The First World War commemorations in the numismatic world have been extensive and planned to continue through until at least 2018. One of the primary movers has been the Royal Mint, hardly surprising given the pivotal role of Britain and the Empire in the conflict, and the firm entrenchment of the First and Second World Wars in the British psyche. Coins ranging from fractional sizes right up to one-kilo monsters with tiny mintages have appeared in the Royal Mint’s interesting range, but what we have here might be one of the finest yet.

Struck in five-ounces of fine gold or fine silver, the artwork by the renowned 84 year old scupltor James Walter Butler MBE RA, is an object lesson in portraying the horror of trench warfare. The shattered trunks of what must once have been a lush forest, the duckboard paths through the mud that stopped soldiers being sucked to their dooms, and the bodies of those who wouldn’t make it home, all combine to form an incredibly powerful reminder of just what early twentieth century warfare was truly like.

With such a large lump of gold, it’s obvious that these aren’t going to be common, and with the mintage set at just fifty pieces and a price of £6,950, it’s a fortunate collector that manages to get their hands on one. The silver is a little better at £395, but the mintage is still set at just 500 pieces. For a unique design of such quality and integrity, it’s hard to argue that the coin is overpriced when the mintages are so low. Available now, both are well presented and come with a Certificate of Authenticity. As you can tell, we like this immensely.


The Royal Mint’s five-year programme of First World War commemorations continues with a new five-ounce coin – the second in a series of five-ounce coins marking the 100 year anniversary, each revealing its own unique story.

Available in Gold Proof and Silver Proof, the coin’s reverse design is by world-respected sculptor James Butler MBE RA, and its obverse bears the new definitive portrait of Her Majesty The Queen by Royal Mint Engraver Jody Clark. It is available in 999 fine gold or 999 fine silver, and is accompanied by a booklet created in collaboration with the Imperial War Museum, which explores the wartime events of 1915 and reveals the designer’s inspiration.

Shane Bissett, The Royal Mint’s Director of Commemorative Coin and Medals said: “James Butler’s atmospheric design captures the reality of war – the devastation and the desolation experienced by those who fought on the battlefields during the terrible conflicts of 1914 – 1918.”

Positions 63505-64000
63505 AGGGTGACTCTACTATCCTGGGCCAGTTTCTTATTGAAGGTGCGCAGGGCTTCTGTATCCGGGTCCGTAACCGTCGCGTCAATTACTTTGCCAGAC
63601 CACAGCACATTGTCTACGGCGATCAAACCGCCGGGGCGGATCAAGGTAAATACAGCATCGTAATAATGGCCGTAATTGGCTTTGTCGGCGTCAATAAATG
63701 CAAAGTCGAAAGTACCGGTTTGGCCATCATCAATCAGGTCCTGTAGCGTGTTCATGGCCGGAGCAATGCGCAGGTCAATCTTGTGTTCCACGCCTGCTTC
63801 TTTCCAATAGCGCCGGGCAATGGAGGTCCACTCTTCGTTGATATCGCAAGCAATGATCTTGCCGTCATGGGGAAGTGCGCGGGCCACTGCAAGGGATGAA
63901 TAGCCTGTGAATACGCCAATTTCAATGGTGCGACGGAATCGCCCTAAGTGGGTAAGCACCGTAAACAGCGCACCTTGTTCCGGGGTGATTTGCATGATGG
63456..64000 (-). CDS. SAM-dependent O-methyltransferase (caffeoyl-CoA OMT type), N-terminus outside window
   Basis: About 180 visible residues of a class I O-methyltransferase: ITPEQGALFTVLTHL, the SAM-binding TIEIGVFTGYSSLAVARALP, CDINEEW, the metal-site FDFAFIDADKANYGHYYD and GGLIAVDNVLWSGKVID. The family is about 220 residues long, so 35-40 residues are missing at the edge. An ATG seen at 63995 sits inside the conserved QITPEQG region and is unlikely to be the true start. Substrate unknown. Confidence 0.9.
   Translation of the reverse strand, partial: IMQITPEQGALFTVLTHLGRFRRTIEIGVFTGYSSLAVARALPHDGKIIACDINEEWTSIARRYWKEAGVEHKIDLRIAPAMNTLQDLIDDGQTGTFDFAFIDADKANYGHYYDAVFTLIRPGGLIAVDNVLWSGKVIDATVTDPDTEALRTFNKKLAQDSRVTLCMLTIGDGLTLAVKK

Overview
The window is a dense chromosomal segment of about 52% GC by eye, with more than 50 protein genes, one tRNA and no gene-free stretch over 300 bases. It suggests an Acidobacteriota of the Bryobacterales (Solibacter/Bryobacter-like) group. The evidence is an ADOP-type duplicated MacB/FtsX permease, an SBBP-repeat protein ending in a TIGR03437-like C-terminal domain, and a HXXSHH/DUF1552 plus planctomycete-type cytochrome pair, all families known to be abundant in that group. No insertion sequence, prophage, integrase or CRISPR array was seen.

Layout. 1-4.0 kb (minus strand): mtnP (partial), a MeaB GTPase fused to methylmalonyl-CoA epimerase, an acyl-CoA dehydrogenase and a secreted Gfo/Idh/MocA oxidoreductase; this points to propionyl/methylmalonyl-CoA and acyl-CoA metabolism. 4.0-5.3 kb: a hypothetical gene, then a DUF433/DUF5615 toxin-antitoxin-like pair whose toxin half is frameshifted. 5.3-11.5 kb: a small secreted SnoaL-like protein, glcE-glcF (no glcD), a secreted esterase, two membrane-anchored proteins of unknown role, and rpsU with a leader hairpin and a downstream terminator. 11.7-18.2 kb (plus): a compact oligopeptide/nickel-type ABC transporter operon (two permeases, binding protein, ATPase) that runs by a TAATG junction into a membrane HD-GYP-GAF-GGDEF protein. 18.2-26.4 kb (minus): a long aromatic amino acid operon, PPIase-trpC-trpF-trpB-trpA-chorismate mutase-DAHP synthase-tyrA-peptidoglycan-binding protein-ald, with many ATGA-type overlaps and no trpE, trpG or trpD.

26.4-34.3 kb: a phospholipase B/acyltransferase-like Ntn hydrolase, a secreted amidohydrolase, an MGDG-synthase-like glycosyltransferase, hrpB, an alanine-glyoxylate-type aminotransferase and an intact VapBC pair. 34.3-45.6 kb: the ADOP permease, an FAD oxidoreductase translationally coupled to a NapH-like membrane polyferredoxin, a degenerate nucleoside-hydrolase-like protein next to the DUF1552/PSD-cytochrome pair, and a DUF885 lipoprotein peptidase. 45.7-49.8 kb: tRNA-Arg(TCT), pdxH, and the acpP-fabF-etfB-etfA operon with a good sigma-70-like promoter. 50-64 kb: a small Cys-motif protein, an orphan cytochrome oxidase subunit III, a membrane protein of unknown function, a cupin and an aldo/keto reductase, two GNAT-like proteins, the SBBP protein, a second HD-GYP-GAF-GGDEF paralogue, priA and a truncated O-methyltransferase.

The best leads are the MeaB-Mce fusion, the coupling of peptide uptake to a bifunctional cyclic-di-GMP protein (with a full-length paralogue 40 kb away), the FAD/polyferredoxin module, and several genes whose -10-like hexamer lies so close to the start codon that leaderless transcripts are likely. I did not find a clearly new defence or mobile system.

James Butler’s haunting scene depicts a path of duckboards flanked by war-ravaged trees, surrounded by what at first appears to be muddy ground, but on closer inspection reveals the outline of indistinct figures – soldiers having laid down their lives, lost in the mud, with no hero’s grave.

The inspiration for this design derives from James’ years of research into the First World War for the 42nd Rainbow Division, for whom he created a memorial that was inaugurated in 2011.

Placed at the Croix Rouge Farm at Fère-en-Tardenois in France, the statue depicts an American soldier carrying a lifeless comrade, in memory of the troops engaged in combat at the site in July 1918, securing a victory for the Allied forces. Photographs provided the sculptor with the most vivid insight into scenes such as these, with images of stark landscapes and boggy lands, often scattered with human remains – the aftermath of conflict.


Born in London in 1931, James Butler MBE RA is one of the most widely respected figurative sculptors of today, and boasts a prolific portfolio. Whilst renowned for his towering bronze sculptures, the artist has also earned a notable reputation in the numismatic world, creating several prestigious pieces for The Royal Mint.

One such creation was the Great Seal of the Realm adopted by Queen Elizabeth II in 2001, who granted a sitting with James to perfect his design. The design is respected worldwide as a numismatic work of art, and an original plaster model of the seal still hangs in the boardroom at The Royal Mint. The seal’s reverse featured a powerful interpretation of the Royal Arms device that later adorned the reverse of the coins in The Queen’s Portrait Set, released in 2013.

James was honoured to play a part in The Royal Mint’s commemoration of the First World War as he explains,

The First World War remains such an emotive subject 100 years on. I am not a particularly religious man, but when I have researched the subject over the years, I have been quite taken over and moved by the powerful imagery that surrounds the war. It reveals the horrors and the bravery of so many people often indistinguishable and sadly uncelebrated.” BJames Butler MBE RA




£10 UKP 0.999 SILVER 156.295 g 65.00 mm PROOF 500 YES / YES
£10 UKP 0.999 GOLD 156.295 g 50.00 mm PROOF 50 YES / YES